The holiday season is a wonderful opportunity to spend quality time with friends and family while creating lasting memories, for children and aging parents alike. There are always the usual stresses that arise this time of year, like making sure gifts are bought, meals are sorted, and activities are planned to keep everyone happy. However, […]
While most people are aware of Alzheimer’s and the prospect that their aging loved ones could be affected, there’s a lot of misinformation around the disease. World Alzheimer’s Month, an international campaign that happens every September, is meant to challenge the misinformation and stigma that surrounds Alzheimer’s and dementia by raising awareness.
Even if you have no personal connection to Alzheimer’s at this time, the prevalence of the disease shows how easily that could change. According to the Alzheimer’s Association, an estimated 5.7 million Americans are living with Alzheimer’s in 2018. (To put that into perspective, that’s 10 percent of the 65 and older population.) And that number isn’t getting any smaller. By mid-century, the number of those affected is supposed to rise to nearly 14 million.
World Alzheimer’s Month draws attention to the serious, and growing, issue of dementia in our country and world. Here are some ways you can get involved and help create awareness this month and beyond:
One of the most important things you can do to get involved in World Alzheimer’s Month is to educate yourself on the disease. Take a look at some of the ways you can learn more:
- Do personal research. You can always find books on the subject of Alzheimer’s, but sources online tend to have more updated information. Check out the Alzheimer’s Association and the National Institute on Aging.
- Participate in an education program. The Alzheimer’s Association Training and Education Center offers several free, online courses on every imaginable aspect of Alzheimer’s and dementia, beginning with “Know the 10 Signs: Early Detection Matters” to “Challenging Conversations About Dementia.”
- Talk to someone who’s been affected by Alzheimer’s. While information online can help you understand the disease, it doesn’t give you a personal look at how it truly impacts those who have it and their loved ones. Hear from someone who knows what it’s really like living with the disease. It will give you insight that you won’t be able to find in a book or video.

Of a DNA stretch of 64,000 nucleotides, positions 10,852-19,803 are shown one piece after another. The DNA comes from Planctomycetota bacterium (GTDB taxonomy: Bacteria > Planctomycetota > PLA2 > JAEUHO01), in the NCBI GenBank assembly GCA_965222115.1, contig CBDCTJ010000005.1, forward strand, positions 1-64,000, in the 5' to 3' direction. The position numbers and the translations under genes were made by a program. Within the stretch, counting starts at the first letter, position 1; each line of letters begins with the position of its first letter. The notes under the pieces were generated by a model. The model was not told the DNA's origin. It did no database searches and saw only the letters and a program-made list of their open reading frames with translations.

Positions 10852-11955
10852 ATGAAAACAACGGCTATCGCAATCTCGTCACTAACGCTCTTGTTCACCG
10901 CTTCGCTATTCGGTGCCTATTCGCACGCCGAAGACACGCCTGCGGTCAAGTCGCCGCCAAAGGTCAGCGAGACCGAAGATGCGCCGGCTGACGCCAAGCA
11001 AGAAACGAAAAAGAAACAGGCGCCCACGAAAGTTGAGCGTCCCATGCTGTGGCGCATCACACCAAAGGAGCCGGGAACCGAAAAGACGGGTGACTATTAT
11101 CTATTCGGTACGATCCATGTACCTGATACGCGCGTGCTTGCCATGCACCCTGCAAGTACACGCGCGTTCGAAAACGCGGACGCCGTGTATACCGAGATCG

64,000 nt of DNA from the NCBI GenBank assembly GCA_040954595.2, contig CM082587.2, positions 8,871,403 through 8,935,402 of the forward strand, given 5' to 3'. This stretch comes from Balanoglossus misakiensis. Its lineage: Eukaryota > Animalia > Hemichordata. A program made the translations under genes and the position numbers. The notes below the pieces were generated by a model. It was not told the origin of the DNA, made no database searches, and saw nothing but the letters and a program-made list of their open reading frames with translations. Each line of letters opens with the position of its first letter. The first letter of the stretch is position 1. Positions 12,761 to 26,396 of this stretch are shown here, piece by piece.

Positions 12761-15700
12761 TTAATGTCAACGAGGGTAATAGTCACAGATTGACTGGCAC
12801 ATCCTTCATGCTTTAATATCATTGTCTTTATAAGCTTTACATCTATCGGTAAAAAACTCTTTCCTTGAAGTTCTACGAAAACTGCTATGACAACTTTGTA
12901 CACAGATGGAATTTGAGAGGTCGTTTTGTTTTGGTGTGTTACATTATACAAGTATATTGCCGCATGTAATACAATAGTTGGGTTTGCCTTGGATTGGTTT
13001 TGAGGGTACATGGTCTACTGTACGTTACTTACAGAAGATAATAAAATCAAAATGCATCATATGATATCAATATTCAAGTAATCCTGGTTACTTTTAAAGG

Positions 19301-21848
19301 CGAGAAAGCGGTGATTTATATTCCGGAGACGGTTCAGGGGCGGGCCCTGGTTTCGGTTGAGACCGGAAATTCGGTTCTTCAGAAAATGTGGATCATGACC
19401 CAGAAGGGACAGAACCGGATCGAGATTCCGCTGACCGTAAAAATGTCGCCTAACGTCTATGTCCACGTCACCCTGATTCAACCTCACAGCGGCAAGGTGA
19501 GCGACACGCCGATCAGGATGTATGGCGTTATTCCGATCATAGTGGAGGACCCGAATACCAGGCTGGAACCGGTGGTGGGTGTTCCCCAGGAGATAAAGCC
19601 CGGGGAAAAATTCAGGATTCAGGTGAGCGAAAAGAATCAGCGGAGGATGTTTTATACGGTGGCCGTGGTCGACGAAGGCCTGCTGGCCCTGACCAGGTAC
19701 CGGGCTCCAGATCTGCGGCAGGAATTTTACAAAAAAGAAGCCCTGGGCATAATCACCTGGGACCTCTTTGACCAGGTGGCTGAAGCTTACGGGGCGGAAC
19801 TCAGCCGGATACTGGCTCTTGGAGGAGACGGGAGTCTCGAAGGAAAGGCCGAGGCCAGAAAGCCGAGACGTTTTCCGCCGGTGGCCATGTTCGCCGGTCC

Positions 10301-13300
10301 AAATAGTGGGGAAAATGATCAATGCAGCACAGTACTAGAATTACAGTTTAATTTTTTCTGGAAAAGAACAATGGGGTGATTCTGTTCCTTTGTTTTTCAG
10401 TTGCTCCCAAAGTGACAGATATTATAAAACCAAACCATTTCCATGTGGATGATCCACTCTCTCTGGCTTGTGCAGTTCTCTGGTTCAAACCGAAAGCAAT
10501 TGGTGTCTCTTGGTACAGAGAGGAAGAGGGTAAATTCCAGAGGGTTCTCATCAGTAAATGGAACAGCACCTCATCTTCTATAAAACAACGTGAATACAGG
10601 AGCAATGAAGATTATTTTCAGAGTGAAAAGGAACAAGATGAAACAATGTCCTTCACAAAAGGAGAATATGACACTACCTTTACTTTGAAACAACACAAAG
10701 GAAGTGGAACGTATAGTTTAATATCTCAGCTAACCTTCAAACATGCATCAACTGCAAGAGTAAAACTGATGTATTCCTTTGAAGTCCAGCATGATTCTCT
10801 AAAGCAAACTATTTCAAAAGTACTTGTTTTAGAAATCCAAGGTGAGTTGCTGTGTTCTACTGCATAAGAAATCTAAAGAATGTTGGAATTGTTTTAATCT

Participate in Walk to End Alzheimer’s
Another way to raise awareness of Alzheimer’s is taking part in the Walk to End Alzheimer’s in your community. The walk is the world’s largest event to raise awareness and funds for Alzheimer’s care, support and research. It’s a great way to show support and make a difference. If you’re in Arizona and are interested in getting involved, there’s a Walk to End Alzheimer’s in Phoenix on November 3 and another in Sun City West on October 13. Find other walks in Arizona and across the U.S. here.
If you don’t want to sign up for a fundraiser walk, consider getting involved by volunteering. The organization needs help with team recruitment, sponsorship, marketing, and logistics before the walk, as well as walk day volunteers to offer assistance and support the day of the event. Separate from the Walk to End Alzheimer’s, there are plenty of other ways to volunteer. You can help with advocacy efforts, take part in other special events, participate in public education programs and more. Find out how you can lend a hand here.
Make a Donation
One of the easiest way to get involved in World Alzheimer’s Month is to donate. Donations go directly to research, online education programs, and support/caregiver initiatives to help improve the lives of those with Alzheimer’s. You can donate by phone, online, or by mail. Find out more on the Alzheimer’s Associate website.
If you do have a loved one with Alzheimer’s, you know how devastating the effects can be and the struggles that can come with caring for someone with the disease. While raising awareness of Alzheimer’s is a major concern, it’s just as important to consider the living environment of those with the disease. When symptoms of cognitive impairment impact the ability to perform daily living tasks independently, it may be time to consider assisted living care. If you’d like to learn more about Paradise Living Centers and the services we provide for those with dementia, visit our website or call (480) 878-4112.